I figure I'd hear the more popular standards in the beginning, but to my pleasant surprise the next was a favorite of mine, "Babe, I'm Gonna Leave You" which starts off with an acoustic ballad-like guitar play, then a saddened riff to break the terrible news.  This masterful mayhem is well played with everyone pitching in a strong performance as it features all 4 of the players distinguishing themselves to combine for a clash of cosmic chaos.  Another nicety is that it is a long one and every chorus is well played.
The remaining music varied from high to lower intensity, fast and furious to slow and serene.

You'll catch a rippin' rendition of "What is And What Should Never Be" though was also unexpected, but again very much appreciated by various Zeppheads who enjoyed the wide variety as myself.  This is further illustrated in "The Lemon Song" and "Thank You" and more so "The Battle of Evermore".

"Moby Dick" is a great drumming song and the showmanship is intensified with the screens showing Jason working away and his father beating the same song in a dated concert video.  That was a thrill that I was not expecting and it added a nostalgic element for what I had only witnessed on tv from archival footage, but not like this.  Jason reminds the crowd that his Father was his Father not the maniac or wild man some have made him out to be.  Though he may have lived hard he obviously had a softer side that he shared with his loved ones.

The Ocean is a song best heard live as it's not one I commonly play when driving around with it's breaks or pauses in the melody that repeat, but when it's live it's just so much better.  This along with "Since I've been Loving You" is the kind of bluesy hits you want to hear in a live venue.
Video with little Jason dancing was a charming boyish march into an evolving rock 'n roller.  It also provided a break for both the band and the audience as well as those who constantly stood up ;)  Appropriately, "Going to California" to where this group had just come and where Zeppelin is still a staple was lovingly accepted.  This was further touching as Jason dedicated "If the Sun Refused to Shine" with archival footage that I had never seen before and trust me, I've seen a great deal.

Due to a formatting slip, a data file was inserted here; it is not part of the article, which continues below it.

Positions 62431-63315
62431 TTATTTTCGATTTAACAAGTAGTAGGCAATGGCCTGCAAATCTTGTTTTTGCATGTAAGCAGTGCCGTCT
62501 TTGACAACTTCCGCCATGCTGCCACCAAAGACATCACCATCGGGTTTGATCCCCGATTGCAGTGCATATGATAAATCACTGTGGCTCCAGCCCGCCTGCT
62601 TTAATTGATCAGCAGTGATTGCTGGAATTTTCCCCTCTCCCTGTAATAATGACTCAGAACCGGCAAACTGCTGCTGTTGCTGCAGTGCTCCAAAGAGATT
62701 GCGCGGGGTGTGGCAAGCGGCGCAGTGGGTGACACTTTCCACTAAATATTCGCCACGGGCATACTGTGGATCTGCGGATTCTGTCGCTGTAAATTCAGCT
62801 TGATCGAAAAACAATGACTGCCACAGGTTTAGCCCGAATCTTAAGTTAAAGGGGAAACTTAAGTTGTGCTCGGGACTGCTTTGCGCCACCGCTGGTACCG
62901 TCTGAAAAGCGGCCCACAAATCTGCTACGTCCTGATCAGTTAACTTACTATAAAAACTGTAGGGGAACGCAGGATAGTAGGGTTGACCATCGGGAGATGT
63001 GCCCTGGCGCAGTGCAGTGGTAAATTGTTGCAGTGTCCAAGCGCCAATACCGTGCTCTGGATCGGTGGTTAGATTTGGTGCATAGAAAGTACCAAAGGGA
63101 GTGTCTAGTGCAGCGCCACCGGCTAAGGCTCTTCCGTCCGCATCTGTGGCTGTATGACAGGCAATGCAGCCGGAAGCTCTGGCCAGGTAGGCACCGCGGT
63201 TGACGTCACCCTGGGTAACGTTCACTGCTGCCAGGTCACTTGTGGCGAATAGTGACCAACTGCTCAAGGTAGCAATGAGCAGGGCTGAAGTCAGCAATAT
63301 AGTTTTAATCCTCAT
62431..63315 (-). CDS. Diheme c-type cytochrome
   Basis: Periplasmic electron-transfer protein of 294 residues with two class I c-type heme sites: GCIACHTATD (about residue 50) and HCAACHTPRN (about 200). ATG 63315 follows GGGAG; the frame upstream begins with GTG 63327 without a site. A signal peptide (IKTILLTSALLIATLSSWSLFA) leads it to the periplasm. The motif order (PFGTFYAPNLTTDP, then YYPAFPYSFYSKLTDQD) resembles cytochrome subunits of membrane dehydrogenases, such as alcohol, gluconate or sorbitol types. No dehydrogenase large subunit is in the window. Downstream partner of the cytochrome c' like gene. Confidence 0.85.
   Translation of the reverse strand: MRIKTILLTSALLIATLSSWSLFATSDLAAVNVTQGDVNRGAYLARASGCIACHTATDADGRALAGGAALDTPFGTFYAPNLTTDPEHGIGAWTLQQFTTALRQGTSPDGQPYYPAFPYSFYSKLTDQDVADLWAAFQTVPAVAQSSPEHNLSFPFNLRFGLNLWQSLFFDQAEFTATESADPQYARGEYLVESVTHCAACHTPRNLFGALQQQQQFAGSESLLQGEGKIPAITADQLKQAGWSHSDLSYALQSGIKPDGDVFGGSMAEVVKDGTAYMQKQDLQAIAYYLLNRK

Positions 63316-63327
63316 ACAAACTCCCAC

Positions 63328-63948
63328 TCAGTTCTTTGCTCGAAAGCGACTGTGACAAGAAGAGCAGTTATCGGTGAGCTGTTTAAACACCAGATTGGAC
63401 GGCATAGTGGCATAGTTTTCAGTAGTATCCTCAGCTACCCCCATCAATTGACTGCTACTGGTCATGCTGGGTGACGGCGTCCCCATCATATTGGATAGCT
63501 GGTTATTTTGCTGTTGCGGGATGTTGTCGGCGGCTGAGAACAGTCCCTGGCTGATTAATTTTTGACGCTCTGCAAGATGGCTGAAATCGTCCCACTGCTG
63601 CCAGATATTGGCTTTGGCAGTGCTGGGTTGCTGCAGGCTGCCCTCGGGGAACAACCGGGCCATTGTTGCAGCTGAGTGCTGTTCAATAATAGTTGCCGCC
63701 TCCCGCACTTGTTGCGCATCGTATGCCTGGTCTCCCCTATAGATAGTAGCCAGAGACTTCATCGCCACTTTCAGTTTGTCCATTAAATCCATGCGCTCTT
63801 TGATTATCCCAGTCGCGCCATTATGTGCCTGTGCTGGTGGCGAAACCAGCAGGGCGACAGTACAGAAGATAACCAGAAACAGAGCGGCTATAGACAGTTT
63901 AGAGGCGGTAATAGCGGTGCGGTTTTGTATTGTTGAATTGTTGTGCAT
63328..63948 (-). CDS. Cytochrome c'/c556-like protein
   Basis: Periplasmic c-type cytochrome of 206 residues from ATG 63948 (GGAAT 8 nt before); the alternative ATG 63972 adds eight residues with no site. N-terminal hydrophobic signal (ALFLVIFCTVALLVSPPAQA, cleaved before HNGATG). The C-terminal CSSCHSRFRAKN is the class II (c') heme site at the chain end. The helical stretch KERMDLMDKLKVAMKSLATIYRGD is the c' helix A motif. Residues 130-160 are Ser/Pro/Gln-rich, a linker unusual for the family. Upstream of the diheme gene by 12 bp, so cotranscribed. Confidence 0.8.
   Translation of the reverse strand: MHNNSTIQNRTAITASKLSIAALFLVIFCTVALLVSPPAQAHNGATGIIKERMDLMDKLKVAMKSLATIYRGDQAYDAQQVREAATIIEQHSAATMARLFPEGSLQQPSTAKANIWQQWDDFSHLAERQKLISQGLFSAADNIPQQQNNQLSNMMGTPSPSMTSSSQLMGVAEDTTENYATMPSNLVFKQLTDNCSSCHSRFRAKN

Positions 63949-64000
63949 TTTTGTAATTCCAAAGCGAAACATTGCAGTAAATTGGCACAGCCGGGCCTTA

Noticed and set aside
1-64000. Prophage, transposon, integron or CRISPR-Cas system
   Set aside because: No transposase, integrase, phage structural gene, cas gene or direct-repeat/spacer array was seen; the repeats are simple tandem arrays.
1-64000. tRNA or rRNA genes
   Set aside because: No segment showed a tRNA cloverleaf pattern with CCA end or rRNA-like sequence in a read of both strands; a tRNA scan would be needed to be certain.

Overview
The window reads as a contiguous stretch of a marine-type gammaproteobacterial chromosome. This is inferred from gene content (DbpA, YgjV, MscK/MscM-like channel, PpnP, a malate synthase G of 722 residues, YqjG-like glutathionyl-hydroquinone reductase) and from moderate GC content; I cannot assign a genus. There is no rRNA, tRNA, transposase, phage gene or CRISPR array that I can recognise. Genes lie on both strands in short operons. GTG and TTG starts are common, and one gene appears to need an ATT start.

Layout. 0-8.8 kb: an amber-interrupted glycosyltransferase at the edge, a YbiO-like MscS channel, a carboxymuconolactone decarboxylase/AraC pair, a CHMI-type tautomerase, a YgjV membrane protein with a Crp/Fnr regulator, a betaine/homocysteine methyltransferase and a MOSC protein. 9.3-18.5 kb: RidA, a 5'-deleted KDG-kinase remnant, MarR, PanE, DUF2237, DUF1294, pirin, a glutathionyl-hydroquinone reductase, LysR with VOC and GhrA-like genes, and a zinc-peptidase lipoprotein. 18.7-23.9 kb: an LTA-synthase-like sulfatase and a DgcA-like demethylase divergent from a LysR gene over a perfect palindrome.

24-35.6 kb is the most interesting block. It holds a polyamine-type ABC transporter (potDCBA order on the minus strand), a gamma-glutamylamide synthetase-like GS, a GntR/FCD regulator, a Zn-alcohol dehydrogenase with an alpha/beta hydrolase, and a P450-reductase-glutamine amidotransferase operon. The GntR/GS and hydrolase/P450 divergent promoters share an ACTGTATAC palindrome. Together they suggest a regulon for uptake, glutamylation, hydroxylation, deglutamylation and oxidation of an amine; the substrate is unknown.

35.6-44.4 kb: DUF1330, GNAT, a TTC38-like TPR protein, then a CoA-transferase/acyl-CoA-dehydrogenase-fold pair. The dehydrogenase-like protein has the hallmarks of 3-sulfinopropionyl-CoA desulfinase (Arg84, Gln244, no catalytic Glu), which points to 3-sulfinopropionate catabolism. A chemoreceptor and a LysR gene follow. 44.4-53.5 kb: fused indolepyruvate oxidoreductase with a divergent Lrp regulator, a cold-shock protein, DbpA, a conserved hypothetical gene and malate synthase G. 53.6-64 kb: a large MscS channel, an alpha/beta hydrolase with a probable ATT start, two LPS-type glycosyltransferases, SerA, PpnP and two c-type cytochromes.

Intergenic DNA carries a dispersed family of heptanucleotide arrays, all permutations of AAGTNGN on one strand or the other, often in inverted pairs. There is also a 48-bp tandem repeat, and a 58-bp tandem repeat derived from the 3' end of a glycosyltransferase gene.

Sticking with family there is a highlight with Jason's sister Zoe who comes out stage left to play harmonica to what I thought was going to be "Take it On Home" as they were strumming the chords for it, but then banged out "When The Levee Breaks" and the whole audience was gushing with glee.  To add to this bond, Jason's own son Jager manned the drums for a couple minutes, very cool.  And how can you do a Led Zeppelin concert without "Kashmir" and "Stairway to Heaven", always crowd favorites, which makes everyone wind about as if they were on an acid trip.  Perhaps the psychedelic lighting and changes in colors is what does the trick as the Greek Theatre puts on a great visual show everytime I've been there.

As warranted and much wanted, we got an Encore or rather TLZE got an encore and rousing standing ovation that brought them out again to"Whole Lotta Love" while I had come down the steps of the Terrace section to get an unobstructed side view of stage left with a big monitor screen to my immediate left.
After it was over people seemed to walk away very satisfied and as we made our way back up over the hill many were blasting there favorite Zeppelin tunes in their cars as they waited for someone else near them to pull away so they could leave.  I did the same and many saluted me with "horns on hands" and heads boppin' back and forth.

**Next up will be my review to finally catch Led Zepagain at The Santa Fe Springs Swapmeet just down the 5 Freeway on  the border of LA County.